by Keith Raymond Harris
There is an open question among pundits and researchers: Do more Americans believe in conspiracy theories now than ever before?
But as a scholar of conspiracy theories and their believers, I am concerned that focusing on how many Americans believe conspiracy theories can distract from their dangers.
Even if most people dismiss conspiracy theories or accept them only in some limited sense, leaving very small numbers of true believers, the high visibility of these false ideas can still make them dangerous.
Association Without Belief
Philosophers often suppose people can explain their actions in terms of what they want to do or get, and what they believe. However, many of people’s actions are guided not by explicit beliefs but rather by gut feelings. These feelings aren’t set in stone. They can be influenced by experience.
This principle is taken to heart by advertisers who aim to influence behavior, not by changing how people think but how they feel. Manipulating feelings in this way can be accomplished by subtly associating a product with desirable outcomes like status and sex.
This can also take a negative form, as in political attack ads that aim to associate an opponent with threatening imagery and descriptions. Forging similar mental associations is one way in which conspiracy theories, like other misinformation, might have consequences even without being believed.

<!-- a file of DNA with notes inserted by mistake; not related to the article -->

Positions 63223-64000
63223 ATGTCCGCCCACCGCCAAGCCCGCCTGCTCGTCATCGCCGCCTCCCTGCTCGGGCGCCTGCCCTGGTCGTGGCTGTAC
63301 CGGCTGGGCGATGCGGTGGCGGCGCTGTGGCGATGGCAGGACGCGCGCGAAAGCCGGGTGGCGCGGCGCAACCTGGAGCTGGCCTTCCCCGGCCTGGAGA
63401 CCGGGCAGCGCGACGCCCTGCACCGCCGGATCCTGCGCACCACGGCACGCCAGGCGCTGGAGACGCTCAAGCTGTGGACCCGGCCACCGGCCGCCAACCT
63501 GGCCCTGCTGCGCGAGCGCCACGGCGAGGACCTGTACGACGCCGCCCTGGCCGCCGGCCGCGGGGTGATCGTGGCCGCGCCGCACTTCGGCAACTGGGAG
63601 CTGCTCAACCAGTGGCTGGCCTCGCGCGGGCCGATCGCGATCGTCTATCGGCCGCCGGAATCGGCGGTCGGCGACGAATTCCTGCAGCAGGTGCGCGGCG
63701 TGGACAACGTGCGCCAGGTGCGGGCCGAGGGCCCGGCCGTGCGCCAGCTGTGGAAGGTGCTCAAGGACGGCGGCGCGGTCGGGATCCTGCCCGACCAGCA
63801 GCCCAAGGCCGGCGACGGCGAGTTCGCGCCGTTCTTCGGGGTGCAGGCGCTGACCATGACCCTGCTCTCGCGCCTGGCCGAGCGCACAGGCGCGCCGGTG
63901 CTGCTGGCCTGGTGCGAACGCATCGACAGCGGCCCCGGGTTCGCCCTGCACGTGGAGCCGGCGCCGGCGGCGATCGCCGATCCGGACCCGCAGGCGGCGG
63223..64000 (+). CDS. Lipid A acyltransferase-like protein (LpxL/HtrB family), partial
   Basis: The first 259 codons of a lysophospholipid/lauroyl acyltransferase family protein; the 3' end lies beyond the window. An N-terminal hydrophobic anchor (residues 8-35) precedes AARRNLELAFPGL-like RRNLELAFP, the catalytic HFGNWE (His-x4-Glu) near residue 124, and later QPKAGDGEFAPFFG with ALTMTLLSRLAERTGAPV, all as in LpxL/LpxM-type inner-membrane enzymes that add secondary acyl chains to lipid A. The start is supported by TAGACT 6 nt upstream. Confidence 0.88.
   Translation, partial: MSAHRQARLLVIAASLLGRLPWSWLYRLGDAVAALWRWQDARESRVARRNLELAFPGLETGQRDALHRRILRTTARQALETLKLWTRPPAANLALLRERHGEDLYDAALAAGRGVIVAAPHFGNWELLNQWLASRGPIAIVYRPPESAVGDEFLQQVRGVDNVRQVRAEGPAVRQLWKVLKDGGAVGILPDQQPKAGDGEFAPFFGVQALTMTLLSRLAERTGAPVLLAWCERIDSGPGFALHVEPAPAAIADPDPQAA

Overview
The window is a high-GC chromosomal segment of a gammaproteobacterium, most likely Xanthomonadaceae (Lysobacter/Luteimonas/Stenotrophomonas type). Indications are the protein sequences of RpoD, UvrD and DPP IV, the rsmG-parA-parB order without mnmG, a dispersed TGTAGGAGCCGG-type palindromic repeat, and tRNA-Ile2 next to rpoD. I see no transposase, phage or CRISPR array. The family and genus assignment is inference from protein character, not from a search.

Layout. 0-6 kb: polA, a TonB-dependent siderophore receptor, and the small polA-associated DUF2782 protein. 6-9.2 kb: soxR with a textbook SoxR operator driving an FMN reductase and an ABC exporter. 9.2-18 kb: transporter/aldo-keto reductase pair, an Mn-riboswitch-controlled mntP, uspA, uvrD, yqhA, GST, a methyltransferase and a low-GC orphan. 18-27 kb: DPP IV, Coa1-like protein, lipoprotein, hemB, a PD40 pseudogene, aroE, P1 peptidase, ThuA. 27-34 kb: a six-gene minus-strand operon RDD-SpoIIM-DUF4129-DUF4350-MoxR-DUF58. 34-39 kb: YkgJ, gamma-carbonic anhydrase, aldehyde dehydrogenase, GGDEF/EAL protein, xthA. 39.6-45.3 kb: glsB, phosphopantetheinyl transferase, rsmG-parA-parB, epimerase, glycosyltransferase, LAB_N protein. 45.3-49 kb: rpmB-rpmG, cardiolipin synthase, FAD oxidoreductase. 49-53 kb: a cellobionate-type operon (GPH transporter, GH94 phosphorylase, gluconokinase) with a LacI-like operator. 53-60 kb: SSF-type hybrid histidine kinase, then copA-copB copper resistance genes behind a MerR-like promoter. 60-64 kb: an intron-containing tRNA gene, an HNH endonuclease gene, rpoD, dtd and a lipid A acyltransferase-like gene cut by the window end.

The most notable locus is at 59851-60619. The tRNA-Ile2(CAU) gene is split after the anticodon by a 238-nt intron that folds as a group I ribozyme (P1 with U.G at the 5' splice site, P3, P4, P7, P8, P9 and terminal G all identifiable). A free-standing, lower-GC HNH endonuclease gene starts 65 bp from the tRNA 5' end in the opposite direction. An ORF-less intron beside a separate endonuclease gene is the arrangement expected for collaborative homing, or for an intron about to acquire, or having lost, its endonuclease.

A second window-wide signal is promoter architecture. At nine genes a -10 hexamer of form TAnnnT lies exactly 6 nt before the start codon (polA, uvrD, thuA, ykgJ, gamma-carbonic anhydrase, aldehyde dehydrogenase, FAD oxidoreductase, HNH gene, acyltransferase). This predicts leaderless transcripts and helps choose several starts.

One of the earliest political attack ads, placed by Lyndon Johnson in 1964, never even mentions its target’s name.
Consider conspiracy theories alleging that the 2020 U.S. presidential election was rigged. Some people no doubt believe that. But even if people don’t buy the whole lie, they may still believe that something about the 2020 election doesn’t “feel right,” “seem right” or “smell right.” They might, therefore, be more inclined to support efforts politicians claim will protect election integrity—even if such efforts result in targeted voter suppression.
Next, consider anti-vaccination conspiracy theories. Anti-vaccination content, whether about vaccines in general or specifically about the Covid-19 vaccines, often takes the form of pictures and videos purporting to illustrate disturbing side effects of vaccines. Material of this sort can proliferate rapidly across social media and, by relying on disturbing imagery rather than explicit false claims, can often escape moderation.
Exposure to anti-vaccination information might give readers or viewers a vague feeling of unease, and consequent hesitancy concerning vaccines, even without producing explicit anti-vaccination beliefs. In fact, previous studies have shown that people who tend to rely on their intuition and who have negative emotions toward vaccines are more likely to refuse vaccination. While that research involved other vaccines, it’s likely that similar factors help explain why many Americans have gone without full Covid-19 vaccination, and most have gone without boosters.
Pretense and Coordination
Scholars often suggest that many people merely pretend to believe in conspiracy theories and other forms of misinformation as a way of expressing their political loyalties. But even pretense can be costly. Consider an analogy.